2018-19 Pelicans Season in Review: Jahlil Okafor
by Jim Eichenhofer
Jahlil Okafor
Age 23
NBA experience Four seasons (one with Pelicans)
Games played/started 59/24

Listen to Jim Eichenhofer & Daniel Sallerson's Review of Jahlil Okafor's 2018-19 Performance

Season Overview

What a difference seven months can make.

Back in September, Okafor entered New Orleans training camp as a modestly-priced, late-summer free-agent pickup, a player who’d shown some early-career promising signs in Philadelphia, but also one with a lot to prove. By the end of the ’18-19 schedule in April, the fourth-year pro was a focal point of the short-handed Pelicans’ offense, tallying a season-best 30 points in Game 82 vs. Golden State, two days after dropping in 23 points in a win at Sacramento.

“Overall, it was a positive season,” Okafor summarized, a day after his 30-point outing. “Comparing this to where I was at this time last (year), it’s a completely different mindset. I’m in a positive mindset. I’m happy with the season overall and have a lot to look forward to next year. Now I’m going to relax for a little bit and get back to it.” Much like his pro career so far, there were several bumps in the road along the way this season for Okafor. He only appeared in 13 of New Orleans’ first 31 games, and even that number is misleading, because just four of those 13 appearances consisted of him logging more than four minutes of action. His first breakout game occurred Dec. 19 at Milwaukee, when he scored 17 points in only 13 minutes, but even in mid-March, his role was still in constant flux due to the changing availability of other Pelicans frontcourt players. Amid the uncertainty, Okafor still managed to register 21 games of double-digit scoring and seven double-figure rebounding performances.

“I thought I made the most of it,” Okafor said of his periodic opportunities to contribute. “I thought when my number was called, I stayed ready. A lot of credit goes to the coaches we have here, the player-development coaches that work behind the scenes. Day-to-day, they lock in on guys who aren’t playing, (who are) racking up DNPs. They were really beneficial for me.”

As was the case for young Pelicans such as Frank Jackson, Cheick Diallo and Kenrich Williams, Okafor was a much more prominent figure in the second half of the season. After appearing in 13 of the team’s first 31 games, he played in 46 of the final 51. He appeared to gain confidence as the season progressed, but that may have been simply due to the chance to be on the floor more.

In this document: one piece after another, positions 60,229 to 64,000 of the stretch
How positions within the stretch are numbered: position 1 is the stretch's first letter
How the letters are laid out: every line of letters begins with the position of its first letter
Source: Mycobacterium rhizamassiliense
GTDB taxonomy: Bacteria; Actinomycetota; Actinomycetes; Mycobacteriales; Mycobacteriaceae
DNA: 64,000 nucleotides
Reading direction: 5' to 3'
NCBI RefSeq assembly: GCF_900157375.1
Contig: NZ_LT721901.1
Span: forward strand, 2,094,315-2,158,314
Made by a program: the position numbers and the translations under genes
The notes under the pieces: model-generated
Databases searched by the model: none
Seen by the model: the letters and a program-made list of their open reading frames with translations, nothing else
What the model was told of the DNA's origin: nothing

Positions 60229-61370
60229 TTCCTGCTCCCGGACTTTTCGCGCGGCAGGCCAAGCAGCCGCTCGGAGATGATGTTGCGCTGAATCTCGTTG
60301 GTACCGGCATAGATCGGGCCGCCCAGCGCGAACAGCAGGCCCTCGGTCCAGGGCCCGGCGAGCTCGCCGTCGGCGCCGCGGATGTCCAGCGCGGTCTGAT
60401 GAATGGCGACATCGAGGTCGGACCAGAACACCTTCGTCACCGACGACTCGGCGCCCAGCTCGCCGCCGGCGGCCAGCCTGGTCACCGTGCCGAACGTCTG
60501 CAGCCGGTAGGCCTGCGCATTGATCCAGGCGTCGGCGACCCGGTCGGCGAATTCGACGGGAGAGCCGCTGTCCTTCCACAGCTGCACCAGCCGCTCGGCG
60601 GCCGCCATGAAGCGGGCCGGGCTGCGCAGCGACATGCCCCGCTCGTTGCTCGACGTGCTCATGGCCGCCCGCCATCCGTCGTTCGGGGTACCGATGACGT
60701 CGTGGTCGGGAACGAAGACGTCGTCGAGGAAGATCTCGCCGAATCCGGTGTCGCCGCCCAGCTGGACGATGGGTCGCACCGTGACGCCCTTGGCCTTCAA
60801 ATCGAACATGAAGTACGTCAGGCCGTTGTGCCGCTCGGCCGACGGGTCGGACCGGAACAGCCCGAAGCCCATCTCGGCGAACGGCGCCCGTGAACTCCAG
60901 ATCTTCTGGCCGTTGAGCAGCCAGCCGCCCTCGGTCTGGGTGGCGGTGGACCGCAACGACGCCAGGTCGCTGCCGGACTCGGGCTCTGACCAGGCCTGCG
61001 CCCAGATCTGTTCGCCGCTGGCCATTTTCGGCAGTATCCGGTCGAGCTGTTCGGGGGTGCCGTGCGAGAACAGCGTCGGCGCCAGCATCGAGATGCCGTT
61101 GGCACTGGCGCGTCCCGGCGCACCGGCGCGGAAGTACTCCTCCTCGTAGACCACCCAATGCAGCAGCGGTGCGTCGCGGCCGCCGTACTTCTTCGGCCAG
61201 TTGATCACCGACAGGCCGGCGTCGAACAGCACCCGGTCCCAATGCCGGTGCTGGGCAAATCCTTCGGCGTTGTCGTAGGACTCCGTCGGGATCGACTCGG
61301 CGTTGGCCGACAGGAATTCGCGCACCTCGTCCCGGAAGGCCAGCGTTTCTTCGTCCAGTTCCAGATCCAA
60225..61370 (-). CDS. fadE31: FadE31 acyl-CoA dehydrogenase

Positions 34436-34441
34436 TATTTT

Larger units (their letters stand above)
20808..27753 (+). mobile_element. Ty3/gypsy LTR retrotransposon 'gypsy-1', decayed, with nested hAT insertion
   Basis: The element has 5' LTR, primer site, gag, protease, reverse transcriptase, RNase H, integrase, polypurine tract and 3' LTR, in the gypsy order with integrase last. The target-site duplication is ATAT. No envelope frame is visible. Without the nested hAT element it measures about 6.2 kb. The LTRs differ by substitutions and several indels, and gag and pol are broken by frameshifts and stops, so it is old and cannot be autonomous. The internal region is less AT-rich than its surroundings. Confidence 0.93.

“I thought they did a great job developing us,” Okafor said of the coaching staff’s impact on the quartet. “They didn’t let us play right away, but everything happens for a reason. When certain guys got that opportunity, they did some really good things, like Frank, Cheick, obviously Kenrich working his way into the starting lineup. It was positive, and obviously I’m excited for next year, because we have a lot of good guys coming back.”

New Orleans has a team option for ’19-20 on Okafor, who said that he’ll focus on fine-tuning his conditioning, allowing him to stay on the floor and excel for longer stretches. In today’s NBA, with nearly early team boasting multiple perimeter-shooting threats, even traditional low-post centers like Okafor need to be mobile defensively, making quickness and agility important aspects of improvement at that end of the floor.

“It always comes down to my body, making sure I’m in the best physical shape possible,” said Okafor of the offseason, which he plans to spend working with his trainer, David Alexander. “I’m confident in my abilities, and I feel like I’m in a good rhythm. With a consistent chance to play, I can go out there and play with the best of them. It was good to have good games to look back on this offseason, but I also have more things to improve on.”



Times Okafor recorded double-digit points among the 22 games in which he logged 18 or minutes of playing time. In the other five instances, he scored at least six points each time.


Percentage of Okafor’s field goal attempts in ’18-19 that came from within 0-3 feet of the rim, by far his career high in that category, via Basketball Reference. His career rate over four seasons is 42.5 percent. Part of that increase was related to Okafor significantly reducing how much he relied on mid-range shots with the Pelicans, taking only 8.6 percent of his field goals from 10-16 feet (career rate in that category is 15.9 percent).


Okafor’s potential NBA rank in field-goal percentage (58.6) among all players, but he did not have enough baskets to qualify among the statistical leaders. A player must make 300 hoops to qualify, but Okafor shot 212 for 362.

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